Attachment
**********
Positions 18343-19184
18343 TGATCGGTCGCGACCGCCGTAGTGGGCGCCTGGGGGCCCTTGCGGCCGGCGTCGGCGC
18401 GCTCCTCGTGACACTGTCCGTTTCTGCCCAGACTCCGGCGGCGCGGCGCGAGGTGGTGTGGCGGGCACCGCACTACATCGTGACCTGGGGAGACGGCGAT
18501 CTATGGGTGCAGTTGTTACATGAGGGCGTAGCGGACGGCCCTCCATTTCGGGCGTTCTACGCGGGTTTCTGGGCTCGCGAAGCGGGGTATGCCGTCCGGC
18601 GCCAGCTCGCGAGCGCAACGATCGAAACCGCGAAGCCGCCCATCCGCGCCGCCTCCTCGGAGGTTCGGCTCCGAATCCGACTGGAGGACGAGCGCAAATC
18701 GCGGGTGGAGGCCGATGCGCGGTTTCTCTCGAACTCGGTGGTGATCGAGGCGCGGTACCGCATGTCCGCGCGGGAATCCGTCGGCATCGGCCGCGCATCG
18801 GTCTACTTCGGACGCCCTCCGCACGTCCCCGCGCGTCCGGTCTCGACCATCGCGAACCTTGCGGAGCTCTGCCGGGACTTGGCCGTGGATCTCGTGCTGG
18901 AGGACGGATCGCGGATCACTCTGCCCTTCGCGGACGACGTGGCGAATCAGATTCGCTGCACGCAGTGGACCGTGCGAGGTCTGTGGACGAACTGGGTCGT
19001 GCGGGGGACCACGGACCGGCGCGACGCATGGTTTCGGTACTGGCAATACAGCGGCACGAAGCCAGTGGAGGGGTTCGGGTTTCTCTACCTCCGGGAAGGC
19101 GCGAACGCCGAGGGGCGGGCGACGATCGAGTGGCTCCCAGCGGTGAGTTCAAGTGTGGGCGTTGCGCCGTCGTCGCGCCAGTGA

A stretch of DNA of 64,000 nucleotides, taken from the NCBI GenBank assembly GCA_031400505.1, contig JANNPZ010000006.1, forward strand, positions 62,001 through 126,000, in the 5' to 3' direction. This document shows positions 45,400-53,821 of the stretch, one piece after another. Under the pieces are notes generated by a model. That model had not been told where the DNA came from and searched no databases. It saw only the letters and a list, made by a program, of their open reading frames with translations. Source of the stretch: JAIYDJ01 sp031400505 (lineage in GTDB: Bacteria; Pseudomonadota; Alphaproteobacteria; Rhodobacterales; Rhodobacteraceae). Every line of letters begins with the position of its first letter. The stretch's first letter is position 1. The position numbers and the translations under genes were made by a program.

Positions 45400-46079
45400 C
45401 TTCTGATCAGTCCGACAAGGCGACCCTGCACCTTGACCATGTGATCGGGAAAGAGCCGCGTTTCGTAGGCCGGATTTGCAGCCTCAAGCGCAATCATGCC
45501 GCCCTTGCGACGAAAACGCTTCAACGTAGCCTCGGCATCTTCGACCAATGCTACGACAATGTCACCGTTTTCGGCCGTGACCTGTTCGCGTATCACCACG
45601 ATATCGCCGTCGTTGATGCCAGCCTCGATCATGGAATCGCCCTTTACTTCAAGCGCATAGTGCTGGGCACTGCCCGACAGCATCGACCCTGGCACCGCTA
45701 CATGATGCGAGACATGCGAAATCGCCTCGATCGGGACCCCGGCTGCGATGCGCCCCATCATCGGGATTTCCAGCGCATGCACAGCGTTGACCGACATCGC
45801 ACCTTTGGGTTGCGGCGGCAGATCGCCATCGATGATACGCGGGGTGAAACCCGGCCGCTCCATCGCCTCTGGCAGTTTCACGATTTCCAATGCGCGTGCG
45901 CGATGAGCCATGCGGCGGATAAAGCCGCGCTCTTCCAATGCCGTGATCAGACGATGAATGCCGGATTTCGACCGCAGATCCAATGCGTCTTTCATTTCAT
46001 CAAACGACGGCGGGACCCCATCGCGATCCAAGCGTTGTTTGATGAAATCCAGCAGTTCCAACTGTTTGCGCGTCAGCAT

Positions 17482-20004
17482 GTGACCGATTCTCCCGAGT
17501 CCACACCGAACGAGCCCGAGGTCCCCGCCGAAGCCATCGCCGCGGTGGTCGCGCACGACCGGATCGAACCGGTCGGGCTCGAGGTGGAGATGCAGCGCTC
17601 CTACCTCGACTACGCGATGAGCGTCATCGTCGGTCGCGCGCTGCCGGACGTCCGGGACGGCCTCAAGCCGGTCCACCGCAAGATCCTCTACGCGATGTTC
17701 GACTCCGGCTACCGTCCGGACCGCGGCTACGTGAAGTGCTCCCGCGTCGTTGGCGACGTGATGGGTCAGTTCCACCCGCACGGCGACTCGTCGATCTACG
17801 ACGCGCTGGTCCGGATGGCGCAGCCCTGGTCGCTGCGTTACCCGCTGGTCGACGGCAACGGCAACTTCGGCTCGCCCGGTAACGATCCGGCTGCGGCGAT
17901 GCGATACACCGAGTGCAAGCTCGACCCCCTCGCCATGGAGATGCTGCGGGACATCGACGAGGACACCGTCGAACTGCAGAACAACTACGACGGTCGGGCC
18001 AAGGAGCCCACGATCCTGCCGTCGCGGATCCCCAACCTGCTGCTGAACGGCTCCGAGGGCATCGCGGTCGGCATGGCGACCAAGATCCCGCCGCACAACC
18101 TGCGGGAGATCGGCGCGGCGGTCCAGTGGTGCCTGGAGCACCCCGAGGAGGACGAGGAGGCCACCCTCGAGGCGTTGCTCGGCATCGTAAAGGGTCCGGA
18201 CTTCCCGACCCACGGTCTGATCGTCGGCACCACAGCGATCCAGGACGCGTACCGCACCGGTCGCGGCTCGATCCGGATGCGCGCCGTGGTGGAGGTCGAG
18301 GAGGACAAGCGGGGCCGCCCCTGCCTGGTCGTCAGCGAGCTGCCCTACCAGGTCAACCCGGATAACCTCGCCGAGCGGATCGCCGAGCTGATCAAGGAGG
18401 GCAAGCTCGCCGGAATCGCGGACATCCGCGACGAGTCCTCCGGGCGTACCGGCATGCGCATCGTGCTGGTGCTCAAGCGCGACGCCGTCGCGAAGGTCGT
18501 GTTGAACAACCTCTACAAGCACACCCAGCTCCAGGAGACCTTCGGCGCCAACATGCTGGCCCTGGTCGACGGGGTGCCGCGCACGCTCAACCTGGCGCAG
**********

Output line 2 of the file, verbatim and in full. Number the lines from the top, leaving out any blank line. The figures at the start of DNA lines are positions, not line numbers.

18343 TGATCGGTCGCGACCGCCGTAGTGGGCGCCTGGGGGCCCTTGCGGCCGGCGTCGGCGC